“Paul and I worked five days a week,” Quinn said Saturday. “Strength. Flexibility. It was something I wanted to do because in the past I was doing something wrong in the offseason. I was ready for the season but I ended up getting leg injuries. Paul put together a plan to get my body right and he was there the whole time to tell me if I was doing something wrong. I’m going to carry it into the season.”
Quinn, 23, made a solid showing in a big-league cameo with the Phillies in September. In 15 games, he had a .373 on-base percentage and showed off a big arm in the outfield. Alas, he did not play in the final five games of the season after injuring his oblique for a second time.
Quinn’s play in September fueled speculation that he would be in the Phillies’ opening day outfield this season. Even manager Pete Mackanin said there was a good chance it could happen. But that late-season oblique injury served as one last reminder of Quinn’s inability to stay healthy and the Phillies ended up bringing in two outfielders, Howie Kendrick and Michael Saunders, this offseason.
Kendrick and Saunders were added first and foremost to provide some veteran impact and offense in the lineup. But you have to believe Phillies officials might have stopped at one veteran bat or brought in a semi-regular player to share time with Quinn if Quinn’s health history wasn’t such an issue. He’s never stayed on the field for a full season.
“If that was the case I can definitely see where they’re coming from,” Quinn said. “I know I need to play a full season and be healthy and prove that I can play 160-something games.”
Saunders’ signing last month pretty much made it official: Quinn will open the season in center field for Triple A Lehigh Valley. Quinn said he was not disappointed by that. He applauded the signing of Saunders.
“I think it was a good team decision,” he said. “He’s a really good player and he’s going to provide a lot for this team.
“Those things are out of my control. All I can do is go out and compete and play my heart out.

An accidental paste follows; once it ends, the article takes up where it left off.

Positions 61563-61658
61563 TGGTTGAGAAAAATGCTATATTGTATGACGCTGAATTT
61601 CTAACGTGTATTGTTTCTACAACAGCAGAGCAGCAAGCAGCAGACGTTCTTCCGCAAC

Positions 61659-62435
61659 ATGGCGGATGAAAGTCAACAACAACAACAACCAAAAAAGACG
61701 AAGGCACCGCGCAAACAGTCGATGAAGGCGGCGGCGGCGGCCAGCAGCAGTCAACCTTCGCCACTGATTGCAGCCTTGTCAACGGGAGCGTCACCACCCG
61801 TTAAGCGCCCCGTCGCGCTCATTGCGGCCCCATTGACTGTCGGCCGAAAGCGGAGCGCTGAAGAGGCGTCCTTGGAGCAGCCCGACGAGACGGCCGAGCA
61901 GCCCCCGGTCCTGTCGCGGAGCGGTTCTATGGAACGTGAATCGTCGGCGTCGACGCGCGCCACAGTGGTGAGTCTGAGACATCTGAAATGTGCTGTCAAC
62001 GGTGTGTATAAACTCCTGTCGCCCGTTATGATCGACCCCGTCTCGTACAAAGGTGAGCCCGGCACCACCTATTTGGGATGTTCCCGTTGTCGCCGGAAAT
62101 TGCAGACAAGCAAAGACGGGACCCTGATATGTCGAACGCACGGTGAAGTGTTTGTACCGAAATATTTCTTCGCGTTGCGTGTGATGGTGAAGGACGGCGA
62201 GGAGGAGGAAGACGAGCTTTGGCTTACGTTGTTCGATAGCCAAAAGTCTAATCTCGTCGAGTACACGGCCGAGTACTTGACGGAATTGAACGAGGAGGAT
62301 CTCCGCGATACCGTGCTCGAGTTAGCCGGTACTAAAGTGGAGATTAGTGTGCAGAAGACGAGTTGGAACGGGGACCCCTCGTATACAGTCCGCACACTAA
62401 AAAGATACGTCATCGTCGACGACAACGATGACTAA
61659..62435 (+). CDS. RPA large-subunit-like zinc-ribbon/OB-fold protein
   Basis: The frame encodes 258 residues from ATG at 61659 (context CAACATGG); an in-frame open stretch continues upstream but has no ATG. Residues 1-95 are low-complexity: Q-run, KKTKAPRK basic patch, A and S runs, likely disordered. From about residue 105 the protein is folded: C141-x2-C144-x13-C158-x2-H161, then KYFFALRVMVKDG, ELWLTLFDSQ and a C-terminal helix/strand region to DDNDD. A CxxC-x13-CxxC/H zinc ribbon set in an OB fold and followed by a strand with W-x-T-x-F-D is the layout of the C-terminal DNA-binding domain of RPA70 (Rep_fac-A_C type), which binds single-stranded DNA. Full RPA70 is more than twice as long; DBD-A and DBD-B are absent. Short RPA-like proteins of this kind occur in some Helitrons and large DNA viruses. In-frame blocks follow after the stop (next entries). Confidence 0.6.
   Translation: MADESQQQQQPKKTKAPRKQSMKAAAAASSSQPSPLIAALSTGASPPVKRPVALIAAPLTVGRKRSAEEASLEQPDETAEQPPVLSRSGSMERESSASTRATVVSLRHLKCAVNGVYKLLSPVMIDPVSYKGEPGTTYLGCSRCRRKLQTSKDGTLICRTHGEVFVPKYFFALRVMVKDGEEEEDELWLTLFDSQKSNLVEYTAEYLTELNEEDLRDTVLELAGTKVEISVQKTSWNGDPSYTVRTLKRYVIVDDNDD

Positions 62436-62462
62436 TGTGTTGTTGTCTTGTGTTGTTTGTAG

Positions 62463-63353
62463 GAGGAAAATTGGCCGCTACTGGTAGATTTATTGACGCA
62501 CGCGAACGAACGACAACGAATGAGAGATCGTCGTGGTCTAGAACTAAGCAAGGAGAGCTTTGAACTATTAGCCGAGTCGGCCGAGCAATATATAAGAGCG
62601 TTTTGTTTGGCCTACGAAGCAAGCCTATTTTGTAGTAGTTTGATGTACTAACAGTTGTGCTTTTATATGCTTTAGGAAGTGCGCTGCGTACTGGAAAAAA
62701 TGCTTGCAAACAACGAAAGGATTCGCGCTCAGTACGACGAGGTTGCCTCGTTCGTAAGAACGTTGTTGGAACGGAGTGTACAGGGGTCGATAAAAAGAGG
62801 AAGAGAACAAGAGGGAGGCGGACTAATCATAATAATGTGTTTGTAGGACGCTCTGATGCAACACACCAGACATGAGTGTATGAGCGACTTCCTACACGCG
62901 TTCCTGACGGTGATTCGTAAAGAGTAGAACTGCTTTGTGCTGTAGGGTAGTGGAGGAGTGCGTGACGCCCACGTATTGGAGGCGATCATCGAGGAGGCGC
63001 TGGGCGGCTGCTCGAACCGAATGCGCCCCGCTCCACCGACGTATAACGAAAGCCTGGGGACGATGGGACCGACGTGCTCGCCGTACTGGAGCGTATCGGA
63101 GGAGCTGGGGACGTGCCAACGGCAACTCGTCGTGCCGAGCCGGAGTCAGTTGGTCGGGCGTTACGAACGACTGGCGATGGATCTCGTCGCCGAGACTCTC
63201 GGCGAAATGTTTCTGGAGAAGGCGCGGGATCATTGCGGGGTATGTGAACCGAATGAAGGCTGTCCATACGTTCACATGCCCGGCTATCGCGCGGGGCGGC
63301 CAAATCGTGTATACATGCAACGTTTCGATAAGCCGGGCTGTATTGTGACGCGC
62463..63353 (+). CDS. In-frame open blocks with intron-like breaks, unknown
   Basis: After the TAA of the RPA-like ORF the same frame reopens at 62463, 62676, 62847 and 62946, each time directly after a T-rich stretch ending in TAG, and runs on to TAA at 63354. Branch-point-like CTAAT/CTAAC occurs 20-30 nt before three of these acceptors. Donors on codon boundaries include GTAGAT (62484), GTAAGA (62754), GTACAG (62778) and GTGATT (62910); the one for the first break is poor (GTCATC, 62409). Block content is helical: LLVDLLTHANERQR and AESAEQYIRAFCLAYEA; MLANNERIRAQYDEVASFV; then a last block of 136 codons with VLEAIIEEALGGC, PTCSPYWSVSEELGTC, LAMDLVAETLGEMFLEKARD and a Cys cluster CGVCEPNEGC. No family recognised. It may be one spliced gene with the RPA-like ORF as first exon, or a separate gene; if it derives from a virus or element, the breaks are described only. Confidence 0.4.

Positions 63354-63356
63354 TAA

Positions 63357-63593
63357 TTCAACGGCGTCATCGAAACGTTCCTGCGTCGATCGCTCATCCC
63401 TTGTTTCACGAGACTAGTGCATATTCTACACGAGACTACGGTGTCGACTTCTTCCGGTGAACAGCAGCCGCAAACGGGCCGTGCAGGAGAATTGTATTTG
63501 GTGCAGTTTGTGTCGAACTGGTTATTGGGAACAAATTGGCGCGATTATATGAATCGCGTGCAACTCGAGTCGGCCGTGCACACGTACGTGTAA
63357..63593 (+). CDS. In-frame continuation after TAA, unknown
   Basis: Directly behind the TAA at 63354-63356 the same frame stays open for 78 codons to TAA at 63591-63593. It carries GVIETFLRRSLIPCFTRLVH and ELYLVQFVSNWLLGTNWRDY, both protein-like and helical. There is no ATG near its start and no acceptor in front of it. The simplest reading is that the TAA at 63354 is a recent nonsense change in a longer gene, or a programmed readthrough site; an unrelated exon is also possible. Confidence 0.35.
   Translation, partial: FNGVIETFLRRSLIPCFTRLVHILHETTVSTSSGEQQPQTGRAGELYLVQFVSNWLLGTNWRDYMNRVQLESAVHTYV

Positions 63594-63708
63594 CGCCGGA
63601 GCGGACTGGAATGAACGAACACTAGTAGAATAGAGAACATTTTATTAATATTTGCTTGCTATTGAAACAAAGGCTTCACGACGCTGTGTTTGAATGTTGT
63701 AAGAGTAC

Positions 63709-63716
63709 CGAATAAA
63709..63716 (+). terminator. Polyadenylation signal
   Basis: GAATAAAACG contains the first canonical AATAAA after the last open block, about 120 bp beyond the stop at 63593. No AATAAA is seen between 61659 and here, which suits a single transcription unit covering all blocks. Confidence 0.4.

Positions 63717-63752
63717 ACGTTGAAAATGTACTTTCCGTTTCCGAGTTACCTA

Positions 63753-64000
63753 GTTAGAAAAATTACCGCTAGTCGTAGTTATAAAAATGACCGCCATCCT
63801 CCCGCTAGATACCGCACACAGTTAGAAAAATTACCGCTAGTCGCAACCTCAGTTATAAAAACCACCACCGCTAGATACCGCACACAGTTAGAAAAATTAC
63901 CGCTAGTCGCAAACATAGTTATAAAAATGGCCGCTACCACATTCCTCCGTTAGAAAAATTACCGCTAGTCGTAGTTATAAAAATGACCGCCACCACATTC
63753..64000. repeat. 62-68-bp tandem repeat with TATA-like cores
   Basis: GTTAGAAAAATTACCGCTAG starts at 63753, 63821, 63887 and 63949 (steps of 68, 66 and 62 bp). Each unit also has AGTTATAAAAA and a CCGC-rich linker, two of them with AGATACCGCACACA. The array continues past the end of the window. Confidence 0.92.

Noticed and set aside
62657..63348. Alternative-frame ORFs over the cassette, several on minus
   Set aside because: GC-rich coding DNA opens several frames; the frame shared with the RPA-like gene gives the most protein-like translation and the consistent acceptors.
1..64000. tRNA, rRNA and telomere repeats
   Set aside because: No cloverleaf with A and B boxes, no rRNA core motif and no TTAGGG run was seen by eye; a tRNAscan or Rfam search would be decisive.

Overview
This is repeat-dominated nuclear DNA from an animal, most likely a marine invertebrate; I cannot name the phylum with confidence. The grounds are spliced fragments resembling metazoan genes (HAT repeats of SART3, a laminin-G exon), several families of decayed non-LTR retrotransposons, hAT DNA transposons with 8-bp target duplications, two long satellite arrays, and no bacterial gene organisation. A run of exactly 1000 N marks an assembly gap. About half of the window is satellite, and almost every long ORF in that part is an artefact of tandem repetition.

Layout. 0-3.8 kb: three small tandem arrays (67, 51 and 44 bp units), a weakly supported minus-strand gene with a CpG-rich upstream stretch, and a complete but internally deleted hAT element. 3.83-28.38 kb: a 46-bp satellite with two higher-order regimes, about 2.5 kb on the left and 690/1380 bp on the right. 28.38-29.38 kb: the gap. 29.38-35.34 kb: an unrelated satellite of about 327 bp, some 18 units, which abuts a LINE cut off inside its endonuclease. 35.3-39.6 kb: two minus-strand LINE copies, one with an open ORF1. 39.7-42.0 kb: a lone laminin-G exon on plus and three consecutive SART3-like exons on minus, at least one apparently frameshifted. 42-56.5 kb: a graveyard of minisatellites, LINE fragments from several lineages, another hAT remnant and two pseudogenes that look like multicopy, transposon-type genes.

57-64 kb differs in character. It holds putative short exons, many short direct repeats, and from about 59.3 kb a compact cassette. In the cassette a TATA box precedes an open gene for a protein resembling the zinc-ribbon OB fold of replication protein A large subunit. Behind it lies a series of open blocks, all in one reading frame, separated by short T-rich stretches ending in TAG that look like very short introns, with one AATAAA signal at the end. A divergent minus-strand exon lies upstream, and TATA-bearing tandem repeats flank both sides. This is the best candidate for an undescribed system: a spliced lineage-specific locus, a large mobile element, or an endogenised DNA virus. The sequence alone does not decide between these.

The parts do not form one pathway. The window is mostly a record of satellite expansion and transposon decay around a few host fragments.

“I’ve never played at Triple A. If I do end up in Triple A, I’m going to make the most of it and play hard and compete like I have throughout my time in the minor leagues.”
When Quinn is healthy and on the field, he is a dynamic player, a 5-foot-10, 175-pound switch-hitter with gap power and blazing speed. He has 159 stolen bases in 356 minor-league games since being selected in the second round of the 2011 draft and passing on a scholarship to Florida State to sign with the Phils.
Quinn has the arm to play any outfield position. He showed that September 14 when he gunned down Sean Rodriguez at the plate in the ninth inning to help preserve a win over the Pittsburgh Pirates in Philadelphia. The throw registered 96 mph on MLB.com Statcast.
The Phillies have one starting pitcher — Vince Velasquez — who throws that hard.
“It was a pretty cool feeling,” Quinn said.
In high school, Quinn was often used as a closer. He said he hit 94 mph on the radar gun back then.
Though Quinn is ticketed for Triple A, Phillies management is eager to see him play in Grapefruit League games. He was arguably the most exciting player on the field during his time in big-league camp last year.
“What we saw in September was a really exciting player with a lot of promise who has a chance to be an impactful big leaguer,” general manger Matt Klentak said. “But we want to make sure we’re doing the right thing for Roman developmentally. He’s never had an at-bat at the Triple A level and we don’t believe some additional time in the minor leagues will stunt his development.”
At Lehigh Valley, Quinn will be flanked by Dylan Cozens and Nick Williams in a prospect-studded outfield. All three could be in Philadelphia at some point this season.
“If I do end up at Triple A, we’re going to have a pretty stacked team,” Quinn said. “It will be exciting because we all could be knocking on the door of the big leagues.
“I know just getting that little taste last year made me feel like it was somewhere I belong. I’m hungry.”